The economy added 200,000 jobs in December, and the unemployment rate fell to 8.5 percent, the lowest level in nearly three years, the Labor Department reported on Friday, offering fresh signs of improvement in the U.S. economy.
Economists surveyed by Bloomberg ahead of the release expected payrolls to add 155,000 jobs and the unemployment rate to rise to 8.7 percent. The economy needs to add about 90,000 new jobs every month just to keep pace with population growth.
Employers added 100,000 jobs in November, a 20,000-job downward revision from earlier reports. The surprising drop in unemployment from 9.0 to 8.6 percent in November stemmed partly from job seekers becoming discouraged and no longer looking for work. Last month's unemployment rate was the lowest since February 2009.
In December, the labor-force participation rate held steady, suggesting that the drop in unemployment was due to payrolls growing rather than discouraged job seekers. The U-6 number, a broader measure of unemployment than the heading unemployment rate, fell from 15.6 percent in November to 15.2 percent in December.
Other good news: The average workweek increased by 0.1 hours to 34.4 hours in December, and average hourly earnings rose by 4 cents to $23.24.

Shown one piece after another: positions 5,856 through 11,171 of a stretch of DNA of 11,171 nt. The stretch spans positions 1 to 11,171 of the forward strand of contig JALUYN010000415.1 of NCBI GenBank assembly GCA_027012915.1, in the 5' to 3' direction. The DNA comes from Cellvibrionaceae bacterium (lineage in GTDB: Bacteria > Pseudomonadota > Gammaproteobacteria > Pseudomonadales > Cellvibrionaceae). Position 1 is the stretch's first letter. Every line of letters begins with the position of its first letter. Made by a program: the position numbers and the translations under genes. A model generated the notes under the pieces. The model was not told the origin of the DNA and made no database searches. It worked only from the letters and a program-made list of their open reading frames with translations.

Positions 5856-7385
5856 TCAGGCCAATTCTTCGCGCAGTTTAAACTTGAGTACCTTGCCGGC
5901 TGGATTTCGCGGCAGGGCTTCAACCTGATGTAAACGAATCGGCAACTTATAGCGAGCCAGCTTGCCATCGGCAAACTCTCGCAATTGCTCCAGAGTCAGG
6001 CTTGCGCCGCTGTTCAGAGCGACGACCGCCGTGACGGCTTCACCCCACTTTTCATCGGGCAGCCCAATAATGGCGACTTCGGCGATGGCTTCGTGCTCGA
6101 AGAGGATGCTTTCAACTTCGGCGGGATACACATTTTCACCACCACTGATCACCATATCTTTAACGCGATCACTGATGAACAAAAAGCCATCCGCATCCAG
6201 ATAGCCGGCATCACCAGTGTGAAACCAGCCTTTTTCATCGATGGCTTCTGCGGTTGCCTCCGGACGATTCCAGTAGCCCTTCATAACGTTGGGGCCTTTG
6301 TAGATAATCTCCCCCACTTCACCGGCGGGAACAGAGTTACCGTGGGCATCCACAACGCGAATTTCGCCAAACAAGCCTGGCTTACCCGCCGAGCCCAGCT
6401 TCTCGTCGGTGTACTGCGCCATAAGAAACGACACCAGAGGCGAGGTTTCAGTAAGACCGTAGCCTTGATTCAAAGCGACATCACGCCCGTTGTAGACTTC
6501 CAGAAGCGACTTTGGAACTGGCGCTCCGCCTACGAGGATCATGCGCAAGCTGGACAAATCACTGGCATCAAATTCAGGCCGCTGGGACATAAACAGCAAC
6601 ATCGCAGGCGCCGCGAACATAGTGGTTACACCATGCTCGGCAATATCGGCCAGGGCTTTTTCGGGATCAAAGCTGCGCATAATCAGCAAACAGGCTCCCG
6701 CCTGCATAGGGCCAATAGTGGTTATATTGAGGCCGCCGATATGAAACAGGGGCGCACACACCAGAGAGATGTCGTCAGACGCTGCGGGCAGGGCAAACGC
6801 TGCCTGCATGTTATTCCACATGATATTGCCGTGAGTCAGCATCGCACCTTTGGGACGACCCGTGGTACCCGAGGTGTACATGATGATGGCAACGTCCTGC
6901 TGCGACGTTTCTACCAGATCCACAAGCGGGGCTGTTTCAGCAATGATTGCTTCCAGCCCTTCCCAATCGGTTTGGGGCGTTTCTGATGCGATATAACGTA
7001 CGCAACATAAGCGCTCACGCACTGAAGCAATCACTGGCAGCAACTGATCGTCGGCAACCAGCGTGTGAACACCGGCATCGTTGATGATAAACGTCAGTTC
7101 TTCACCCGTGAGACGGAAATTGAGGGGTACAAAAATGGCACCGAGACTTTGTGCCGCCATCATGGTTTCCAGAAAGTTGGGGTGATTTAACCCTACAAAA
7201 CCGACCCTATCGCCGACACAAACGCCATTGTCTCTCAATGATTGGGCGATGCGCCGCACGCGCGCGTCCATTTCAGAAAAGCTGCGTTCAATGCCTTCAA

But some components of the relatively sunny report suggest that January could bring reversals to December’s gains.
A large part of the payroll gain – 42,000 jobs – was in the couriers and messengers industry. The same industry contributed an unusually large boost to December 2010’s report and saw commensurate layoffs in January. “The seasonal adjustments don’t appear to be strong enough,” said Jeffrey Greenberg, a U.S. economist at Nomura Securities.
Construction hiring is another area that may be inflated because of seasonal adjustments. Construction employment changed little in December, according to the Labor Department. But an unusually temperate month made more construction work possible --and because the industry usually has a large seasonal adjustment in December, the actual employment situation may have been weaker than reported, Greenberg said.
The U.S. economy also faces potential headwinds from Europe, where recession is likely in 2012.